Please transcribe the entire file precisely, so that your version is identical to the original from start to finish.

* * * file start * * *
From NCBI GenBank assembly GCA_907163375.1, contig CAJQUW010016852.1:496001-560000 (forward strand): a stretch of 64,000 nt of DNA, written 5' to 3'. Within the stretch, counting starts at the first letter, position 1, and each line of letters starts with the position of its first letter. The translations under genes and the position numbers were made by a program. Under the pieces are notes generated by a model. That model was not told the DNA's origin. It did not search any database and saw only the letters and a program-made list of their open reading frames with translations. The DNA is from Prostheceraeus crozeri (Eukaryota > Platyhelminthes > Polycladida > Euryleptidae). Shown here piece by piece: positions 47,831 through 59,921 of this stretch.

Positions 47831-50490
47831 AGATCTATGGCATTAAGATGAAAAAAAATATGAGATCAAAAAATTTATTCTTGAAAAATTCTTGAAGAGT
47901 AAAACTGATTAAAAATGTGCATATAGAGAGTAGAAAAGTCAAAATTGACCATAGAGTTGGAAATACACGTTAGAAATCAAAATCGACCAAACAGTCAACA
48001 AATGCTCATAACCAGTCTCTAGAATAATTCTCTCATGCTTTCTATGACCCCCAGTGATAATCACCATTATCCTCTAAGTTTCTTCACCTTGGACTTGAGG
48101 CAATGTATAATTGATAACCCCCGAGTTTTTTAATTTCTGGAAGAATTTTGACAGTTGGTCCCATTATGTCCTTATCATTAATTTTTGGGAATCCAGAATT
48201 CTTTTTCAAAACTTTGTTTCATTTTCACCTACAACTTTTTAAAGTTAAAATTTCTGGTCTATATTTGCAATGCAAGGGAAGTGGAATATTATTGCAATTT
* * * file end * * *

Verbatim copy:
From NCBI GenBank assembly GCA_907163375.1, contig CAJQUW010016852.1:496001-560000 (forward strand): a stretch of 64,000 nt of DNA, written 5' to 3'. Within the stretch, counting starts at the first letter, position 1, and each line of letters starts with the position of its first letter. The translations under genes and the position numbers were made by a program. Under the pieces are notes generated by a model. That model was not told the DNA's origin. It did not search any database and saw only the letters and a program-made list of their open reading frames with translations. The DNA is from Prostheceraeus crozeri (Eukaryota > Platyhelminthes > Polycladida > Euryleptidae). Shown here piece by piece: positions 47,831 through 59,921 of this stretch.

Positions 47831-50490
47831 AGATCTATGGCATTAAGATGAAAAAAAATATGAGATCAAAAAATTTATTCTTGAAAAATTCTTGAAGAGT
47901 AAAACTGATTAAAAATGTGCATATAGAGAGTAGAAAAGTCAAAATTGACCATAGAGTTGGAAATACACGTTAGAAATCAAAATCGACCAAACAGTCAACA
48001 AATGCTCATAACCAGTCTCTAGAATAATTCTCTCATGCTTTCTATGACCCCCAGTGATAATCACCATTATCCTCTAAGTTTCTTCACCTTGGACTTGAGG
48101 CAATGTATAATTGATAACCCCCGAGTTTTTTAATTTCTGGAAGAATTTTGACAGTTGGTCCCATTATGTCCTTATCATTAATTTTTGGGAATCCAGAATT
48201 CTTTTTCAAAACTTTGTTTCATTTTCACCTACAACTTTTTAAAGTTAAAATTTCTGGTCTATATTTGCAATGCAAGGGAAGTGGAATATTATTGCAATTT